This small artwork measures 39 cm in height by 31 cm in width. The artist takes a scene featuring a piano and then gives it the cubist treatment, which involves fracturing the composition into small sections which are then re-arranged to form the alternative Cubist world. Whilst there were several different techniques used under the umbrella of this movement, Malevich clearly liked this approach the most and would release a number within this style in the year of 1913. The item was snapped up by the Stedelijk Museum Amsterdam, The Netherlands, though it probably made its way there via a Malevich collector who likely handed over a number of items to the gallery at the same time. You will therefore find a good number of paintings from the early part of his career together within this gallery - please check ahead if you wish to see a specific artwork because they have a large collection and are unable to have it all out on display at the same time and so rotate items from time to time, perhaps even loaning them out elsewhere on occasion.
Most of the artist's Cubo-Futurist paintings have a large use of grey and light brown tones which are used in the background to avoid these complex compositions becoming too much for the eyes to bear. He will then use brighter tones for the objects that are re-arranged around the more central part of the painting. In this case we see a number of elements which are related to the piano and other parts of the scene, all sliced up and delivered separately. One must admit that this is one of the harder artworks to decipher of all those he produced over the period of 1913-1914. We find, first of all, a curved section of white with a grey border which is very prominent. There are then perhaps keys from the piano which resemble steps from a flight of stairs. There are then touches of green, orange, yellow and brown to complete a busy and interesting piece in which we are gratefully aided by the title of the piece, which helps us to atleast understand the basis of the content in front of us.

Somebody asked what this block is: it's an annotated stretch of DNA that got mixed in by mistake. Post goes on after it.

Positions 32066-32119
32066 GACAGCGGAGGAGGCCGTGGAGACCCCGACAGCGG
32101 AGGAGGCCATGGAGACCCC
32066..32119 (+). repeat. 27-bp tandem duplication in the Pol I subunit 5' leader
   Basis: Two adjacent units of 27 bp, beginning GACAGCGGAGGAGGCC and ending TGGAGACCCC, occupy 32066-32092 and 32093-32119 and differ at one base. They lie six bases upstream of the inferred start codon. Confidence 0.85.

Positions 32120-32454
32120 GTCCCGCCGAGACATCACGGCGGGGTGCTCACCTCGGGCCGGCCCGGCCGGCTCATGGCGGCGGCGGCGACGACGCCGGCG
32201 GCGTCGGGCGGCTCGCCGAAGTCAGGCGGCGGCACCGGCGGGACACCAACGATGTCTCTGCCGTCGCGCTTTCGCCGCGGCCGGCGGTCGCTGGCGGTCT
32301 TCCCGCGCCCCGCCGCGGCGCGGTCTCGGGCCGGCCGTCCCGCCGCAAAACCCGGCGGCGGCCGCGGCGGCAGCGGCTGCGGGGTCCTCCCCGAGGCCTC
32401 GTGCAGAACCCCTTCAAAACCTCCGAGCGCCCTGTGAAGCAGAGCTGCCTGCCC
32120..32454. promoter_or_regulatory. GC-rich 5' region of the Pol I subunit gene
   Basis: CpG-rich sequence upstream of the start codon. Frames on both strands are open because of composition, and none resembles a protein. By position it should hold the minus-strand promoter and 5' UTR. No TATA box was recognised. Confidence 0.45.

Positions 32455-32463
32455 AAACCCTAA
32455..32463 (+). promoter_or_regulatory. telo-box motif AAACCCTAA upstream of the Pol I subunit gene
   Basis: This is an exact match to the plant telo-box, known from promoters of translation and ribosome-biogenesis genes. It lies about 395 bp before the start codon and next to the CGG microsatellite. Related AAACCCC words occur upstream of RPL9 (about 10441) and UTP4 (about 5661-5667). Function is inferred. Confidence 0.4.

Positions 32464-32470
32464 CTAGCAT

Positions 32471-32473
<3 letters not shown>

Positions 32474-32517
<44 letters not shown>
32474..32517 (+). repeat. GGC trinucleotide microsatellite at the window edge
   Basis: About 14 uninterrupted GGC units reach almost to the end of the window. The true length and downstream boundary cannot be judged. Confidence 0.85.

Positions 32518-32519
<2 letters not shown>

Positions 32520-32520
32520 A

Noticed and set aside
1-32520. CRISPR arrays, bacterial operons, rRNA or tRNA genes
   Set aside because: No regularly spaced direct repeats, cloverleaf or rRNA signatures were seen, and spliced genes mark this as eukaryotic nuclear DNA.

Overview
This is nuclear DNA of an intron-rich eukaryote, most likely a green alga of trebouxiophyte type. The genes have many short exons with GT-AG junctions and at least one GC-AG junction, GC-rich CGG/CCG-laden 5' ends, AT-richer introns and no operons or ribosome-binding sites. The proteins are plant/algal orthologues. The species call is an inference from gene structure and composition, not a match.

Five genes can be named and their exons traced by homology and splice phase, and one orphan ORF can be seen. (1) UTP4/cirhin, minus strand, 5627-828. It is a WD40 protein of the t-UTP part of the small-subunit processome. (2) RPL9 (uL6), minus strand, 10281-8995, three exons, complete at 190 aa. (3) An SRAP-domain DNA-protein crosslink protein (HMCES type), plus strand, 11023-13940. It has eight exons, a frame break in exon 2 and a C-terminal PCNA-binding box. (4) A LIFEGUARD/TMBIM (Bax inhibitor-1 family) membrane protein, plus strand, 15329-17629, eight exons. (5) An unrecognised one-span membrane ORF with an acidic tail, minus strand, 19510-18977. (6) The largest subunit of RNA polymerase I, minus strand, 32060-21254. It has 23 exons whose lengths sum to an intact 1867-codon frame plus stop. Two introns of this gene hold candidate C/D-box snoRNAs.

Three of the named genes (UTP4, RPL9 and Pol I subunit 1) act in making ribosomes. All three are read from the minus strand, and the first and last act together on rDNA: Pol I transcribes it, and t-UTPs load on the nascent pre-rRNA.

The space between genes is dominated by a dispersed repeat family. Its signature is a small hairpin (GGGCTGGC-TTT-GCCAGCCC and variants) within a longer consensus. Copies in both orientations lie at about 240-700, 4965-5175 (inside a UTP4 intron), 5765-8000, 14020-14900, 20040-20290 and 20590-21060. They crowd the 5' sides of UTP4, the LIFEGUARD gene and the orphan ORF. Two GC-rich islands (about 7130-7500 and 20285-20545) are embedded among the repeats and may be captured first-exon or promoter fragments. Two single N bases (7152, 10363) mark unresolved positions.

Malevich may not have continued with Cubism for too much longer but it is wrong to say that he did not impress with these artworks. He simply wanted to carry on his development and find other ways to express himself, which is exactly what he did. By the end of his experimentation he had delivered work within multiple movements, including also Impressionism, Fauvism and also further examples of Cubism. This whole period across Europe was a time of exciting new ideas and he wanted to be a part of that, whilst eventually choosing abstraction as his chosen path. He would also desire a uniqueness to his oeuvre which could not be achieved by following others, and so eventually he would forge very much his own path and for that he achieved far greater respect from within the art world. Today he is rightly regarded as one of the most important Russian artists in history.